The determination of μ from this equation has proved difficult but a solution was discovered in 2005. Differentiation of the generating function with respect to μ allows the application of the Newton-Raphson method which together with the use of a score function allows one to obtain confidence intervals for μ.
The mechanism of resistance to the phage T1 appears to have been due to mutations in the fhuA gene - a membrane protein that acts as the T1 receptor. The tonB gene product is also requited for infection by T1. The FhuA protein is actively involved in the transport of ferrichrome, albomycin and rifamycin. It also confers sensitivity to microcin J25 and colicin M and acts as a receptor for the phages T5 and phi80 as well as T1.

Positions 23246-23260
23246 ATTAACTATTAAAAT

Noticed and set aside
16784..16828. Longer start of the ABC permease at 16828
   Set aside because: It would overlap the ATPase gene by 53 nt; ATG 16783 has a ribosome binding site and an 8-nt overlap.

The FhuA protein has a beta-barrel domain (residues 161 to 714) that is closed by a globular cork domain (residues 1 to 160). Within the cork domain is the TonB binding region (residues 7 to 11). The large membrane spanning monomeric β-barrel domains have 22 β-strands of variable length, several of which extend significantly beyond the membrane hydrophobic core into the extracellular space. There are 11 extracellular loops numbered L1 to L11. The L4 loop is where the T1 phage binds.
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- On Mutation lab